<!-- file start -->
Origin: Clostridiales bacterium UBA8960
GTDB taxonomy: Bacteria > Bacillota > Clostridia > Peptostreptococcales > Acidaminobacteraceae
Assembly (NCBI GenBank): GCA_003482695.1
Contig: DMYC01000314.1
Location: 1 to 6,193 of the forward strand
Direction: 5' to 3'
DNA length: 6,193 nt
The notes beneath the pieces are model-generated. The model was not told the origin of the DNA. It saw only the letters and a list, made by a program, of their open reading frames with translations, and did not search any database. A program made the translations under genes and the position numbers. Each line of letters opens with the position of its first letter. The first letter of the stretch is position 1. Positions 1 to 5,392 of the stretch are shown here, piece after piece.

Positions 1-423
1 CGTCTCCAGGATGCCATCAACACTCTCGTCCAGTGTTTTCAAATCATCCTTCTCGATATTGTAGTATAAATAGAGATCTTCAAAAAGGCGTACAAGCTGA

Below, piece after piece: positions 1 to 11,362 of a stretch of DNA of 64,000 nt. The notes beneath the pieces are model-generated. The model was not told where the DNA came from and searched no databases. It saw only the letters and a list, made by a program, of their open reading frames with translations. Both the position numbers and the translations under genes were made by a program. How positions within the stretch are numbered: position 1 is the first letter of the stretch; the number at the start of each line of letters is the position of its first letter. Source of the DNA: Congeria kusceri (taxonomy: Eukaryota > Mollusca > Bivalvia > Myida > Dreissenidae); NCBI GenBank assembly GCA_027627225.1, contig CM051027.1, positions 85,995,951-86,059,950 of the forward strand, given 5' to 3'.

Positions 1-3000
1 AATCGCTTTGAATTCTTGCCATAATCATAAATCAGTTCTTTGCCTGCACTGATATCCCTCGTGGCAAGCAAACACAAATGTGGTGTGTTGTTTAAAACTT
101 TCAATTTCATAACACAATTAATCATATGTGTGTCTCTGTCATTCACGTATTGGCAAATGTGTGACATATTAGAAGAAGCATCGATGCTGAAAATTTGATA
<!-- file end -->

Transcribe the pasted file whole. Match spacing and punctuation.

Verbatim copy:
Origin: Clostridiales bacterium UBA8960
GTDB taxonomy: Bacteria > Bacillota > Clostridia > Peptostreptococcales > Acidaminobacteraceae
Assembly (NCBI GenBank): GCA_003482695.1
Contig: DMYC01000314.1
Location: 1 to 6,193 of the forward strand
Direction: 5' to 3'
DNA length: 6,193 nt
The notes beneath the pieces are model-generated. The model was not told the origin of the DNA. It saw only the letters and a list, made by a program, of their open reading frames with translations, and did not search any database. A program made the translations under genes and the position numbers. Each line of letters opens with the position of its first letter. The first letter of the stretch is position 1. Positions 1 to 5,392 of the stretch are shown here, piece after piece.

Positions 1-423
1 CGTCTCCAGGATGCCATCAACACTCTCGTCCAGTGTTTTCAAATCATCCTTCTCGATATTGTAGTATAAATAGAGATCTTCAAAAAGGCGTACAAGCTGA

Below, piece after piece: positions 1 to 11,362 of a stretch of DNA of 64,000 nt. The notes beneath the pieces are model-generated. The model was not told where the DNA came from and searched no databases. It saw only the letters and a list, made by a program, of their open reading frames with translations. Both the position numbers and the translations under genes were made by a program. How positions within the stretch are numbered: position 1 is the first letter of the stretch; the number at the start of each line of letters is the position of its first letter. Source of the DNA: Congeria kusceri (taxonomy: Eukaryota > Mollusca > Bivalvia > Myida > Dreissenidae); NCBI GenBank assembly GCA_027627225.1, contig CM051027.1, positions 85,995,951-86,059,950 of the forward strand, given 5' to 3'.

Positions 1-3000
1 AATCGCTTTGAATTCTTGCCATAATCATAAATCAGTTCTTTGCCTGCACTGATATCCCTCGTGGCAAGCAAACACAAATGTGGTGTGTTGTTTAAAACTT
101 TCAATTTCATAACACAATTAATCATATGTGTGTCTCTGTCATTCACGTATTGGCAAATGTGTGACATATTAGAAGAAGCATCGATGCTGAAAATTTGATA